Using the skin for artistic expression dates back to at least the Neolithic times. Otzi the Iceman is the proud owner of the oldest known tattoo, estimated to have lived somewhere between 3370 and 3100 BC. Skin art has been observed throughout history and across cultures. Tattoo’s have been cultural signifiers, demonstrations of status and strength, and surrounded by ritual and ceremony. They are stories of important moments in our lives, our passions, our regrets, and everything in between that we want to permanently express.

Show me a man with a tattoo and I’ll show you a man with an interesting past. ~Jack London

Skin art isn’t always permanent, however. The tradition of henna dates back to Bronze Age, with multiple points of discovery across several regions. Henna is a small shrub that produces leaves that will stain the skin. These leaves are collected, dried, and then mashed with a variety of liquids (depending on the tradition) and turned into a paste which was then applied to the skin. Women were the traditional users of henna and would decorate their skin for weddings and other festival occasions.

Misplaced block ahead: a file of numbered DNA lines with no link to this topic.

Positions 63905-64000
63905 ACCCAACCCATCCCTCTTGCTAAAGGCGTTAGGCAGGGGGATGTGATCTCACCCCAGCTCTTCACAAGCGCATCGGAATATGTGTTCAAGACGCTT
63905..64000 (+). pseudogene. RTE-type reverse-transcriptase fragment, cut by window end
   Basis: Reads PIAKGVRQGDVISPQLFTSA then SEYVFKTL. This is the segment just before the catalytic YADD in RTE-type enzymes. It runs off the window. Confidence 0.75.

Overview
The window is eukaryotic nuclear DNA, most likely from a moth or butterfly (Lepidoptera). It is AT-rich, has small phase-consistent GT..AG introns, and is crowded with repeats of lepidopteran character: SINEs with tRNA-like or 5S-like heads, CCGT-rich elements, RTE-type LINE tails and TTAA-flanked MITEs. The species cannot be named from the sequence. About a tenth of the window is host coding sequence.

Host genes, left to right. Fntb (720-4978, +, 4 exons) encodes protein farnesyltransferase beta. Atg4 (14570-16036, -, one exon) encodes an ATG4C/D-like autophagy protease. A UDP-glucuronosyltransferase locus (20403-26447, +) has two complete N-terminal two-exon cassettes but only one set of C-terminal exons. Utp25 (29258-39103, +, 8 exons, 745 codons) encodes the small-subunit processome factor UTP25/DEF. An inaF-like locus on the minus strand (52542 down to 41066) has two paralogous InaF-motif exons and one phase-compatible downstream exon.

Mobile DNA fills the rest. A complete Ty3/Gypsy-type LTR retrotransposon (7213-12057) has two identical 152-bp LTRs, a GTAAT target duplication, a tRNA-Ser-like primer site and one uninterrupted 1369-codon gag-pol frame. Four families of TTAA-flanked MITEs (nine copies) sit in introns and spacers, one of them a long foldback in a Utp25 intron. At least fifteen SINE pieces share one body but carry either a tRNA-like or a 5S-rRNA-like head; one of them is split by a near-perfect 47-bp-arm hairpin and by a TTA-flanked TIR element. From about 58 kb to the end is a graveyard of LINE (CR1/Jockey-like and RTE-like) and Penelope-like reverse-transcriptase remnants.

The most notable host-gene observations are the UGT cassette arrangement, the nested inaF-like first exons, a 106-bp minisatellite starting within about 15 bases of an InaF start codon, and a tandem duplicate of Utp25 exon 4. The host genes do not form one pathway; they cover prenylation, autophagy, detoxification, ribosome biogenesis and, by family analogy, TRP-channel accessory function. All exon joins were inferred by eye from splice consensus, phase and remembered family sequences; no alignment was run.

Even face/body painting is steeped in history, dating back to ancient times. Evidence suggests that Neanderthals had the capacity and tools for body art and this tradition has been used for hunting, religious, and military purposes.

Using skin as a canvas is a part of the human condition imbuing our lives with expression.

This past July, thousands gathered at the Colorado Convention Center to participate in Tattoo Masquerade and use the skin as a canvas. Representations of all three of these traditions could be enjoyed as tattoo artists, henna artists, and face/body painters laid color down on dermis. Hundreds traveled to Tattoo Masquerade with the intention of getting skin art while others enjoyed the spontaneous nature of self-expression.

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